And on to today when their daughters and granddaughters and great granddaughters can vote in the election of 2020.

What a precious heritage — what an amazing legacy — what a privilege and a right we have.

Thanks to the women who came before.

And who never gave up.

Who never quit fighting.

Cite/link to this post: Judy G. Russell, “They never gave up,” The Legal Genealogist ( : posted 22 Aug 2020).


  1. For Opal, see Virginia Department of Health, Certificate of Death, state file no. 95-011808, Opal Robertson Cottrell (1995); Division of Vital Records, Richmond. For Eula, see Virginia Department of Health, Certificate of Death, state file no. 6367, Eula Robertson (1954); Bureau of Vital Statistics, Richmond.
  2. See generally Judy G. Russell, “Doing as he was told,” The Legal Genealogist, posted 18 Aug 2020 ( : accessed 22 Aug 2020).
  3. North Carolina State Board of Health, Death Certif. No. 163, Susan C. Blalock, Mitchell County, 11 Nov 1929; Bureau of Vital Statistics, Raleigh. Her death certificate says she was born in Mitchell County; that county wasn’t created until 1861.
  4. Josiah and Julia (McGimsey) Baker Family Bible Records 1749-1912, The New Testament of our Lord and Savior Jesus Christ (New York : American Bible Society, 1867), “Births”; privately held by Louise (Baker) Ferguson, Bakersville, NC; photographed for JG Russell, Feb 2003. Mrs. Ferguson, a great granddaughter of Josiah and Julia, inherited the Bible; the earliest entries are believed to be in the handwriting of Josiah or Julia Baker.
  5. N.C. State Bd. of Health, Death Certif. No. 163, Susan C. Blalock
  6. Bear Creek Baptist Church Cemetery, Mitchell County, NC, Susan C. Blalock marker; digital image, Find A Grave ( : accessed 17 August 2018).
  7. Interview with Opal Robertson Cottrell (Kents Store, VA), by granddaughter Bobette Richardson, 1980s; copy of notes privately held by Judy G. Russell. See also Dutton Funeral Home (Iowa Park, Texas), Record of Funeral, Baby Cottrell, 22 February 1918; digital copy privately held by Judy G. Russell.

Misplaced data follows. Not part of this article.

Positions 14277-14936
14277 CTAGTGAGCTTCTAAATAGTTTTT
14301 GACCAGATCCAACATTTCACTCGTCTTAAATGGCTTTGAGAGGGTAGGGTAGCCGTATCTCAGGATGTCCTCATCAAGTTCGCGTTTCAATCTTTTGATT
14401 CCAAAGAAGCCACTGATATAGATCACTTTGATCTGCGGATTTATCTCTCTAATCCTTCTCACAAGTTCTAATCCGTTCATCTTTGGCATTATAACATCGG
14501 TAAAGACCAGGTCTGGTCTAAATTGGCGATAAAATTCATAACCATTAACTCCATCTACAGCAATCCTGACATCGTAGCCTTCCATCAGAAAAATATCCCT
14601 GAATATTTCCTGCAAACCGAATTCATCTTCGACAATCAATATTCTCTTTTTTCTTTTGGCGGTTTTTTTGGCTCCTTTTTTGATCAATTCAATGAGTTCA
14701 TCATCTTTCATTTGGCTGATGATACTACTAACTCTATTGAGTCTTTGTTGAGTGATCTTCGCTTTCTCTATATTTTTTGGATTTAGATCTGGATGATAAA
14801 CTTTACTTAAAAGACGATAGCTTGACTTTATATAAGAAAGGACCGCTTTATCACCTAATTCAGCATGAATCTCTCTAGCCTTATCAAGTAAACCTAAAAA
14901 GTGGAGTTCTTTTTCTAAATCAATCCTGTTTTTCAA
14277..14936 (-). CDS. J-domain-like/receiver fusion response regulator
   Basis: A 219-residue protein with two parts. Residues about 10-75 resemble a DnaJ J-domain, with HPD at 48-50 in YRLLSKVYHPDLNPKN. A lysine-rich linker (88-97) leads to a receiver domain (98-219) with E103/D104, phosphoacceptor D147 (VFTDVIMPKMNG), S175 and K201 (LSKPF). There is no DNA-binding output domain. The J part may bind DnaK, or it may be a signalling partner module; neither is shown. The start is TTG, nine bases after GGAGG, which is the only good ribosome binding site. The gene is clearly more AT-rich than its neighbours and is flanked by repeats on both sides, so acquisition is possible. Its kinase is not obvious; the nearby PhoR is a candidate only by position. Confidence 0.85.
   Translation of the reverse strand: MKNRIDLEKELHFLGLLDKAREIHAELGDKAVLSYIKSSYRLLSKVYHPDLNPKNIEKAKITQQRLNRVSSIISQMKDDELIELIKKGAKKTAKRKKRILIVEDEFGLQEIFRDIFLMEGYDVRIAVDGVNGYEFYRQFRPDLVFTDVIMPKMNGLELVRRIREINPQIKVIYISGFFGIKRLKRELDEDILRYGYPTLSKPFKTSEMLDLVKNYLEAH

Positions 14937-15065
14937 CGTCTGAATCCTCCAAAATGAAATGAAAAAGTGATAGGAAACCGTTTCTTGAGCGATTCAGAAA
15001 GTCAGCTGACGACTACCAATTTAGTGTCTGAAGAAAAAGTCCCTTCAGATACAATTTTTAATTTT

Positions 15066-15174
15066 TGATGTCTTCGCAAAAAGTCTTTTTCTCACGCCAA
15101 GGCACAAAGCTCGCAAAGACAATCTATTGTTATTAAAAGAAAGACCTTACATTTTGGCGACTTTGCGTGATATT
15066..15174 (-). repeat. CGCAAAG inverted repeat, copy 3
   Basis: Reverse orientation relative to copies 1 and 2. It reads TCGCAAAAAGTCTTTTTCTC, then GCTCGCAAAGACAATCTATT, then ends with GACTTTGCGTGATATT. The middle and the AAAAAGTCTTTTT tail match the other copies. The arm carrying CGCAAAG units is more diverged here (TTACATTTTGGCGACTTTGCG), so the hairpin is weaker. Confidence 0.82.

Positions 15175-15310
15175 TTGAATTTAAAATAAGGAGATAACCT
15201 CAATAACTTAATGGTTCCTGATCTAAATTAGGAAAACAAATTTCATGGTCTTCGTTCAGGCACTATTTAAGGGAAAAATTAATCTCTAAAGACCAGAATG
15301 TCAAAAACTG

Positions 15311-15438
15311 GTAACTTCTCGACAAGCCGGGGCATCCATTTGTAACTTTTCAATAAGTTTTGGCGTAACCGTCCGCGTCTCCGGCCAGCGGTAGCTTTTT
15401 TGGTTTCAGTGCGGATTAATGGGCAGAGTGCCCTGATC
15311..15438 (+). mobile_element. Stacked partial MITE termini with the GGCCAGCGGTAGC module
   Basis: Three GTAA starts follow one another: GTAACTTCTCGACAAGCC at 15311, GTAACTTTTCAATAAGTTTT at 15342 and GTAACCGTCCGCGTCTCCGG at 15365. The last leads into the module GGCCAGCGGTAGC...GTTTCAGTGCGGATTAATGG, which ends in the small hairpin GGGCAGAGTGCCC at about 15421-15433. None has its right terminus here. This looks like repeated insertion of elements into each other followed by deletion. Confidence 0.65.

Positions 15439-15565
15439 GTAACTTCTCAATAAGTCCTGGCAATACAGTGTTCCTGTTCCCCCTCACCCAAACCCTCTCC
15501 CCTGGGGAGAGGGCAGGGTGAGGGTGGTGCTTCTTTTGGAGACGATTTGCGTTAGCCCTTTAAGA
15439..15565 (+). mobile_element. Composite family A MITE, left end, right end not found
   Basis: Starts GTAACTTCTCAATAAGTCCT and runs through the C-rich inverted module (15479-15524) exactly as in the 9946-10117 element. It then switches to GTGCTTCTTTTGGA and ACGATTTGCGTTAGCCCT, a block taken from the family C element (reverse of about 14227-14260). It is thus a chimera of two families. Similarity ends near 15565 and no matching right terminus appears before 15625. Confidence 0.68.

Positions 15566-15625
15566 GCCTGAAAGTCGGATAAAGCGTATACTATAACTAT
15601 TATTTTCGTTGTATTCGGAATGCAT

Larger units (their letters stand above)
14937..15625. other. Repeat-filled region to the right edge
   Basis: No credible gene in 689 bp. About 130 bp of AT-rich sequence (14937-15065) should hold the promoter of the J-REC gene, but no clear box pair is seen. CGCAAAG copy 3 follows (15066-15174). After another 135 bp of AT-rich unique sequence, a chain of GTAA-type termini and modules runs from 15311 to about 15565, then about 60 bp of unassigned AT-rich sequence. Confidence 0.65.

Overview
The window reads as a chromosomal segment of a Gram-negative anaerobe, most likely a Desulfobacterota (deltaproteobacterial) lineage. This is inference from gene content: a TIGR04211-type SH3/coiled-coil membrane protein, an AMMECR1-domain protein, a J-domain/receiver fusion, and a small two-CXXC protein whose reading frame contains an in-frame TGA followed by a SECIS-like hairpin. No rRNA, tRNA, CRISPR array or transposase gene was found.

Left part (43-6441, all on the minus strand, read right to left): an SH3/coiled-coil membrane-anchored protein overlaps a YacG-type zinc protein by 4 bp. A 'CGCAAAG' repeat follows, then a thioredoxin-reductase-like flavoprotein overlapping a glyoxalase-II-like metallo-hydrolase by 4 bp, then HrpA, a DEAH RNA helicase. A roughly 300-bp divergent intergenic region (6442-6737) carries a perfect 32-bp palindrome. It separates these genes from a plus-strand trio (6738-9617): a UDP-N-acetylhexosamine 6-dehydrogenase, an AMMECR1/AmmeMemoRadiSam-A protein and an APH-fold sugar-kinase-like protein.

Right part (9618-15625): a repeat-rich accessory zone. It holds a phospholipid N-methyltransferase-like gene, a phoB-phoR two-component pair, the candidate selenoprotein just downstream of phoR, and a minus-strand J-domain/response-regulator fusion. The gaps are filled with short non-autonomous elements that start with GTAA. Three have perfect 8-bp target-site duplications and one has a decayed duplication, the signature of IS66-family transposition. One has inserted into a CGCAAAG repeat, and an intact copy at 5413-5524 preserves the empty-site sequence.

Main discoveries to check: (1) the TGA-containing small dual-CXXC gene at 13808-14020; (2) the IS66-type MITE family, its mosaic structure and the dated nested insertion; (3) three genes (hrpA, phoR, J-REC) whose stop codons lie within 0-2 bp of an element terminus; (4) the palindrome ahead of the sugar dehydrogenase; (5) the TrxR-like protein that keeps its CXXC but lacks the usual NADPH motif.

8. Ibid.
  9. Ibid.
  10. See Judy G. Russell, “Becoming unAmerican,” The Legal Genealogist, posted 16 Sep 2017.
  11. Texas Department of Health, death certif. no. 32464, Mary E. Green, 12 July 1946; Bureau of Vital Statistics, Austin.
  12. Texas Dept. of Health, death certif. no. 20306, Margaret Arvy McCann, 13 Apr 1944.
  13. Texas Dept. of Health, death certif. no. 1583, Mrs. Mattie Crenshaw, 26 Jan 1922.
  14. Colorado State Registrar, Death Certif. No. 2203, Mary Isabella Hendrix, 5 Mar 1950.
  15. See 1870 U.S. census, Lamar County, TX, population schedule, Paris Post Office, p. 253(B) (stamped), dwelling 307, family 307, “Gustavis” B. Robertson household; digital image, ( : accessed 9 Oct 2011); citing National Archive microfilm publication M593, roll 1594.
  16. Texas Dept. of Health, death certif. no. 9581, Lily Wilson, 13 Feb 1956.
  17. Tombstone, Lula Lancaster, Frederick City Cemetery, Frederick OK, photographed by author, 2002.
  18. Tombstone, Etta Roberts, Frederick City Cemetery, Frederick OK, photographed by author, 2002.
  19. Tombstone, Susie Kidwell, Frederick City Cemetery, Frederick OK, photographed by author, 2002.